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Parents warned of common virus explosion in young children

This respiratory virus is especially prominent in winter months where there can be dramatic increases in hospitalisations.

Parents are being warned of the long-term effects of the leading cause of respiratory hospital presentations in children under five, after a recent study revealed an "important" finding.

Respiratory syncytial virus (RSV) is a common virus with flu-like symptoms that's dramatically heightened during winter months and affects "80 to 90 per cent of children," according to UNSW respiratory epidemiologist Nusrat Homaira.

And while for the majority of young children it will be a temporary illness, "10 to 20 per cent of them will go on to develop asthma at a later stage at say four years, five years or seven years of age" if they first develop it in infancy.

A photo of a baby with an oxygen mask.
A recent US study has shows that children who first develop RSV within the first six months have increased odds of developing asthma. Source: Getty file image

"Their risk is actually two to four times higher than children who do not develop severe RSV disease," Dr Homaira told Yahoo News Australia.

RSV study reveals new discovery

A recent US study monitoring 1,946 children for a five-year period additionally found what can be done to reduce the risk of asthma in children.

"[The study] shows that if we can avoid RSV disease in the first six months of life, then you can actually reduce the risk of subsequent asthma in these children by 15%, which is a big number," Dr Homaira said.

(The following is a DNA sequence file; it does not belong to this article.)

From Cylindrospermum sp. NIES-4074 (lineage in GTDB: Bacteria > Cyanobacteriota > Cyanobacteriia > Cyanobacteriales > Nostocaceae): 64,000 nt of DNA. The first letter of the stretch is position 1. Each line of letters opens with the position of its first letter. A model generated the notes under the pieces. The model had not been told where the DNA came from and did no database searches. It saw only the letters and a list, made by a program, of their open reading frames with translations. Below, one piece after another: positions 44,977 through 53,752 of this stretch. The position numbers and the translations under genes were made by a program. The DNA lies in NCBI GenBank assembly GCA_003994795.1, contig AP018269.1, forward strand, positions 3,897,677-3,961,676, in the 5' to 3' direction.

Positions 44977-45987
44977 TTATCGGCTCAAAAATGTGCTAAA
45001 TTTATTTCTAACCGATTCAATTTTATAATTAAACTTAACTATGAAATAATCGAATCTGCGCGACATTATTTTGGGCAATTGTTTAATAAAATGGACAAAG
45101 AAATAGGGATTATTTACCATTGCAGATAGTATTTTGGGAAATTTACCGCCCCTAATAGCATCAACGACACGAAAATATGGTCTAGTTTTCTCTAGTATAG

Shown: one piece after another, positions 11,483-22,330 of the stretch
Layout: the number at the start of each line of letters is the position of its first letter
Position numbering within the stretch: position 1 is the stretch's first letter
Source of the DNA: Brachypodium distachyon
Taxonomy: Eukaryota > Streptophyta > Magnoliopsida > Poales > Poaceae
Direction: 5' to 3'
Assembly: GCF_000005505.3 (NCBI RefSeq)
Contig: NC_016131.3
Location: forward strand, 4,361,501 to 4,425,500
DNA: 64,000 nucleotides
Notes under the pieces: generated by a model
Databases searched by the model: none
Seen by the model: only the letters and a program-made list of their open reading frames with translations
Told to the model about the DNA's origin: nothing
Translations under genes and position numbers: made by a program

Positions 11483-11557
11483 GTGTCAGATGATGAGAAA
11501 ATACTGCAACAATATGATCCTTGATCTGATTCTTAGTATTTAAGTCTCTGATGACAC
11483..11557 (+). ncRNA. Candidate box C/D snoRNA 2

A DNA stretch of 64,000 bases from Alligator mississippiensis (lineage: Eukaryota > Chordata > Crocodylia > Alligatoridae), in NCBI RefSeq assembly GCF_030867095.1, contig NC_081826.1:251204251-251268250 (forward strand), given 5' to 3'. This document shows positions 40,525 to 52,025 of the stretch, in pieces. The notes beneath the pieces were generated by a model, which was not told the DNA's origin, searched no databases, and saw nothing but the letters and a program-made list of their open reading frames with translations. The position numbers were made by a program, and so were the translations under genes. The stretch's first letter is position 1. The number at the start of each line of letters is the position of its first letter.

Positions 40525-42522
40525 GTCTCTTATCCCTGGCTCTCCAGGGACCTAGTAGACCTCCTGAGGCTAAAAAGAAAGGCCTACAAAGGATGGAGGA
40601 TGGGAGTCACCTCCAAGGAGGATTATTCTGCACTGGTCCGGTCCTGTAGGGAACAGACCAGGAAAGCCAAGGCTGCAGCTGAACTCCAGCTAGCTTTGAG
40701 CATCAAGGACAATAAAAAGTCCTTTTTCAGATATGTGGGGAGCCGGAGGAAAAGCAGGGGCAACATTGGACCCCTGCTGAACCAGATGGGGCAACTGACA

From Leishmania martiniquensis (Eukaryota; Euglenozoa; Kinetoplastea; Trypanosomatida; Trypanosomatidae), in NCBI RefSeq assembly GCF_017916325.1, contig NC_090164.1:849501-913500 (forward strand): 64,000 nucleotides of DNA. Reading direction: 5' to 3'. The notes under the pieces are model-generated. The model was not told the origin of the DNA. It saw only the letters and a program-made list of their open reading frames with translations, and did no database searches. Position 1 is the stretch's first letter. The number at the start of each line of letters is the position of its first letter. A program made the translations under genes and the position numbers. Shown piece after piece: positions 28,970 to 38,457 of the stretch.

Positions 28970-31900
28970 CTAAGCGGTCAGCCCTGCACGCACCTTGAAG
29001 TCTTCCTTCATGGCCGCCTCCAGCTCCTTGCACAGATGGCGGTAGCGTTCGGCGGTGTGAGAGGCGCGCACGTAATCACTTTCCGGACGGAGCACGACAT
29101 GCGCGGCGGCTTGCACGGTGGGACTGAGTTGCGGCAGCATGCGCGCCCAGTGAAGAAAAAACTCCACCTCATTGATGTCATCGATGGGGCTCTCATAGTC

"That's a very, very interesting and robust finding and is particularly important...We need to really think about it because it's not just about avoiding that episode of RSV, it's also about the subsequent asthma."

How parents should 'stay vigilant'

Australia has one of the highest asthma rates in the world, with around 2.7 million people having it in 2020 to 2021, according to the National Asthma Council Australia.

And while there are "multiple RSV preventive therapies in the pipeline to protect infants in the first six months of their life, simple public health measures should also be applied.

"Covid has shown that simple public health measures, like washing your hands and having some sort of social distancing can help, as we know RSV is spread by hands," she said. "And if you have older children at home, avoid co-sleeping if one of them is unwell.

"I hope that parents don’t get scared — just be vigilant and watch out for the severe symptoms. And if your child suffers from those, please go and seek medical care. Hopefully those RSV therapies will become available for clinical use in Australia in the next one to two years."

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